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Jim Harbaugh and Year 3 at Michigan

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Jim Harbaugh is entering what some may suggest is a pivotal third season at Michigan. I tend to give head coaches in a new job a full four-year cycle to prove whether or not they are the right fit for a job, but there are certain jobs that see that evaluation period trimmed down. Michigan, paying Harbaugh over $9 million, is most definitely one of them.

Last week on The Comeback, during Big Ten week on the college football preview schedule, Harbaugh was in the spotlight heading into the 2017 season. The question posed to the roundtable forum was how long the Harbaugh hype can continue to carry the load at Michigan. The premise of the question was based on the fact Michigan has finished the past two seasons in third place in the Big Ten East, during a stretch in which Harbaugh and Michigan are 0-2 against Ohio State. Overall, you would be silly to suggest Harbaugh has been a failure at Michigan after just two seasons (one of which was highly encouraging), but as time goes by it is fair to suggest Michigan should expect more out of Harbaugh if that trend continues in 2017.

Michigan will start the year far less experienced than they were a year ago, but the talent and potential for the Wolverines is still considerably high given how Harbaugh has recruited since arriving as the head coach and seeing what he can do to help develop the talent he brings in and inherits (see this past NFL Draft as an example). But in 2017, Ohio State figures to be the Big Ten favorite with a chance at making a third trip to the College Football Playoff. Penn State is also entering the season with some high expectations and some consider the Nittany Lions a viable playoff contender as well. Does that leave Michigan sitting in a reserved spot for third place once again?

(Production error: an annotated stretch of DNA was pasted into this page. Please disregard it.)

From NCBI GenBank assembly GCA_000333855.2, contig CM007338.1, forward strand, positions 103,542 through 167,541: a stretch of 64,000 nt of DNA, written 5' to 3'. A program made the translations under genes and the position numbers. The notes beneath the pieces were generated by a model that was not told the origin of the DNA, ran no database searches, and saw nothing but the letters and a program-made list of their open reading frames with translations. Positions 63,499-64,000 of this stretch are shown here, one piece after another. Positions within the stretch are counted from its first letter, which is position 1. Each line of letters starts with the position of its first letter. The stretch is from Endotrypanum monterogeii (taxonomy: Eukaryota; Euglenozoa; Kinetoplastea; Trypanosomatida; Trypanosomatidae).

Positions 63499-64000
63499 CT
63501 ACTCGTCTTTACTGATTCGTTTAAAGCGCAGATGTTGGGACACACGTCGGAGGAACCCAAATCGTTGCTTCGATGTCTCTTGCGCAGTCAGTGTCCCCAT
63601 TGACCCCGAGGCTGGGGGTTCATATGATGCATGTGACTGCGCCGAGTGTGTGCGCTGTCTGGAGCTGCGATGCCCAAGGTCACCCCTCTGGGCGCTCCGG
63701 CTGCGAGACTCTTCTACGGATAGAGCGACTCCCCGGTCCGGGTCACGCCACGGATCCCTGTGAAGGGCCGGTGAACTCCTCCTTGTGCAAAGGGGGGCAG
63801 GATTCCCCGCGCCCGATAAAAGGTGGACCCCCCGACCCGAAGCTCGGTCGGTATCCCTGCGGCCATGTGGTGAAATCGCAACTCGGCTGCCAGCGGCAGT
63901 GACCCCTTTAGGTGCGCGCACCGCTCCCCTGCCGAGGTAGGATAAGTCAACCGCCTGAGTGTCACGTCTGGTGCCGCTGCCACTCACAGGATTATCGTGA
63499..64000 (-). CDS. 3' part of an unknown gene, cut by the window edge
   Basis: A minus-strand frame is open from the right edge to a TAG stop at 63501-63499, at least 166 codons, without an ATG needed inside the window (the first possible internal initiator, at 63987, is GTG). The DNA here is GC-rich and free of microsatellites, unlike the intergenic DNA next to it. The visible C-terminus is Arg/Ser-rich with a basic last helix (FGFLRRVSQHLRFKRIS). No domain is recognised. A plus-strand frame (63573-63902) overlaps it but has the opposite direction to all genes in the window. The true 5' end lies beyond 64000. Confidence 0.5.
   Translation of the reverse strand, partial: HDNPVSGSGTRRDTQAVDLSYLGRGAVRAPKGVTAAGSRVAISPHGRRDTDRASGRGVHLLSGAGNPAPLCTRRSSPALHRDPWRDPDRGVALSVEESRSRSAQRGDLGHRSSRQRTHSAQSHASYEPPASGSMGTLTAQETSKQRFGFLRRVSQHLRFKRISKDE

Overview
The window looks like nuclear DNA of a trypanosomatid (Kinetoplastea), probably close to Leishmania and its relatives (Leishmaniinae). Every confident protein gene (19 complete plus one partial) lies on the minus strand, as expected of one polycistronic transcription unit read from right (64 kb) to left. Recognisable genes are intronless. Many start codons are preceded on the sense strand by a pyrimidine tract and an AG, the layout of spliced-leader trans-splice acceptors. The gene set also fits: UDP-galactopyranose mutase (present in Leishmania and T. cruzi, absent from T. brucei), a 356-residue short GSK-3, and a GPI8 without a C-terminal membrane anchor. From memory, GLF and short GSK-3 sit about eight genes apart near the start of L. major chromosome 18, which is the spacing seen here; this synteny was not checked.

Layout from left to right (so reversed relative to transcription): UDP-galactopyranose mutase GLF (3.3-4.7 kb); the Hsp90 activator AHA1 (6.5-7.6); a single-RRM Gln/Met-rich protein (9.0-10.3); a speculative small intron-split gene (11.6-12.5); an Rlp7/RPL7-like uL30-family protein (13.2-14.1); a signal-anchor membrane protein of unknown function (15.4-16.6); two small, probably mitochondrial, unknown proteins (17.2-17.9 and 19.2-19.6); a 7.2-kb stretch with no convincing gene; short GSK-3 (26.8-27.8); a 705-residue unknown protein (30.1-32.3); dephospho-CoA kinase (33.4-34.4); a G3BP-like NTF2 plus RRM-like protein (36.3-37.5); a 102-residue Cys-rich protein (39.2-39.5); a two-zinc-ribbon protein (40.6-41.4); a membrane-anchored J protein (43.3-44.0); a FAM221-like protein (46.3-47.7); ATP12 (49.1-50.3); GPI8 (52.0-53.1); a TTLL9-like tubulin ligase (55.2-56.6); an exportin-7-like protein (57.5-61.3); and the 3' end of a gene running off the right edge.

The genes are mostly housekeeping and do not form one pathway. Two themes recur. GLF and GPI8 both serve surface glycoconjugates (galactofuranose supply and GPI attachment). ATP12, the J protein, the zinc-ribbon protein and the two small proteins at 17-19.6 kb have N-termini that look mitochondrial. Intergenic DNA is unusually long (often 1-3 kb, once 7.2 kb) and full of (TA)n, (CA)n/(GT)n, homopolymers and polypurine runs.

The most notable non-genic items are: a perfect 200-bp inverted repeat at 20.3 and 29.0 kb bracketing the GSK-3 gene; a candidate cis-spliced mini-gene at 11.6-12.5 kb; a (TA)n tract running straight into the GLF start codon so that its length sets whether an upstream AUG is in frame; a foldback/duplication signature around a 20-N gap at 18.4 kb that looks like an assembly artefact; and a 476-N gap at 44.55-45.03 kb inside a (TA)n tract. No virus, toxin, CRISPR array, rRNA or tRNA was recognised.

While playing off the recent conversation on The Comeback on Twitter with some others on Twitter, I gathered a few collective thoughts and shared them in one Twitter post to recap where the discussion had gone. I will admit it comes off looking much more nitpicky and narrative-esque than I intended. In it, I looked at the results of some head coaches in their third years at their current jobs so we can get a sense of what Harbaugh may be up against as far as his job performance is concerned.

Fortunately for me, the president tweeted a video meme of him knocking down CNN so it got people off my back for a little bit.

Of course, we are comparing gala apples to red delicious apples here. For starters, building a foundation at Stanford in no way should be comparable to what any of the other coaches happened to do at their current jobs. The intro comes off misleading because it looks as though I am completely ignoring the previous head coaching stints of Nick Saban, Urban Meyer, and James Franklin while including Harbaugh’s first FBS job. That was not the intention at all. But I would suggest that taking over as the head coach of a program like Michigan is on par with Saban taking over at Alabama at the time Saban was hired by the Crimson Tide. Alabama wasn’t the Alabama they are today before Saban took the job, and in his third year he managed to win a national title.